Taking us to the contested grave sites of such figures as Sitting Bull, John Paul Jones, Frank Lloyd Wright, Daniel Boone, Jefferson Davis, and even Abraham Lincoln, Kammen explores how complicated interactions of regional pride, shifting reputations, and evolving burial practices led to public, often emotional battles over the final resting places of famous figures. Grave-robbing, skull-fondling, cases of mistaken identity, and the financial lures of cemetery tourism all come into play as Kammen delves deeply into this little-known—yet surprisingly persistent—aspect of American history.
Simultaneously insightful and interesting, masterly and macabre, Digging Up the Dead reminds us that the stories of American history . . .
Read more »
Few people writing today could successfully combine an intimate knowledge of Chicago with a poet’s eye, and capture what it’s really like to live in this remarkable city. Embracing a striking variety of human experience—a chance encounter with a veteran on Belmont Avenue, the grimy majesty of the downtown L tracks, domestic violence in a North Side brownstone, the wide-eyed wonder of new arrivals at O’Hare, and much more—these new and selected poems and stories by Reginald Gibbons celebrate the heady mix of elation and despair that is city life. With Slow Trains Overhead, he has rendered a living portrait of Chicago as luminously detailed and powerful as those of Nelson Algren and Carl Sandburg.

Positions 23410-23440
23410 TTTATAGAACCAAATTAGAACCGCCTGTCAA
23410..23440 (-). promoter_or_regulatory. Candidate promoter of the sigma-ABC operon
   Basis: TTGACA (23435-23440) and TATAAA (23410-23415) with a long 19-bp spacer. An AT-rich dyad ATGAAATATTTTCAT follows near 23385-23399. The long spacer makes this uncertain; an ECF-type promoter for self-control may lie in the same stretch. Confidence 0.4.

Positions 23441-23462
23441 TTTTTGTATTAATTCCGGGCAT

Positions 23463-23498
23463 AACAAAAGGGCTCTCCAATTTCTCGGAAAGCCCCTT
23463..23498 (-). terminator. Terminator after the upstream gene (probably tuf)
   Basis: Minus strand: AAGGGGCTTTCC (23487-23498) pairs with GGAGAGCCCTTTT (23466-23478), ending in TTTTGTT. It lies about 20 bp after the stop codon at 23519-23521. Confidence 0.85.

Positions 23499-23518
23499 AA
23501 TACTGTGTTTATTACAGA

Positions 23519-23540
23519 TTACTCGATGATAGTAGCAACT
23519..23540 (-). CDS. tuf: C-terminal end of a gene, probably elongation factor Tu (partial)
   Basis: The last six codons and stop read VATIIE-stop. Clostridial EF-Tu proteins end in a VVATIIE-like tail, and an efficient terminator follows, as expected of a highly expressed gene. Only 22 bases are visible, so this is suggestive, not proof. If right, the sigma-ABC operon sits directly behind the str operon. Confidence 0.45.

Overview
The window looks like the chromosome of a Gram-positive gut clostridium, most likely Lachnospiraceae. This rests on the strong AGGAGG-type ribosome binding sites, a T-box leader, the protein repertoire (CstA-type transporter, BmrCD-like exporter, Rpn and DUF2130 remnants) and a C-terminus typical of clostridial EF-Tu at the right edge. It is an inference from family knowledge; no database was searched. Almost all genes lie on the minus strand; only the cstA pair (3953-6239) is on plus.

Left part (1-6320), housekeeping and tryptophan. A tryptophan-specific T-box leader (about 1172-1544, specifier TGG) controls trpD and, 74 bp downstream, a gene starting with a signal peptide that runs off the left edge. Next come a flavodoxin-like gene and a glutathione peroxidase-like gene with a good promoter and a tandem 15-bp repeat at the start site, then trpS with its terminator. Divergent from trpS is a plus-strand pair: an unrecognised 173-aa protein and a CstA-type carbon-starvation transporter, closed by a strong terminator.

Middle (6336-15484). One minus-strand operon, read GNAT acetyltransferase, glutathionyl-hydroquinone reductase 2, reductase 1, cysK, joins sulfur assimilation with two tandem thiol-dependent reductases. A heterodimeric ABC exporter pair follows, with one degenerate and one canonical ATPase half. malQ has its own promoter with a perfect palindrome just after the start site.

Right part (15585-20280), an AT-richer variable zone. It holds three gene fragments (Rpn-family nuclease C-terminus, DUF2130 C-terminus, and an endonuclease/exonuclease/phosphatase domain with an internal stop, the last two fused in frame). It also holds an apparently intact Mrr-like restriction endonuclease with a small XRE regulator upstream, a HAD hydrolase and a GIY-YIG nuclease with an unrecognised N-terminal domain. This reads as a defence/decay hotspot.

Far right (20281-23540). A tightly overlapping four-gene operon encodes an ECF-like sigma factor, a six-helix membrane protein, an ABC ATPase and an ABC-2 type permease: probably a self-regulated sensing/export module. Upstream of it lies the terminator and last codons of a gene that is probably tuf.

Gibbons takes the reader from museums and neighborhood life to tense proceedings in Juvenile Court, from comically noir-tinged scenes at a store on Clark Street to midnight immigrants at a gas station on Western Avenue, and from a child’s piggybank to nature in urban spaces. For Gibbons, the city’s people, places, and historical reverberations are a compelling human array of the everyday and the extraordinary, of poverty and beauty, of the experience of being one among many. Penned by one of its most prominent . . .
Read more »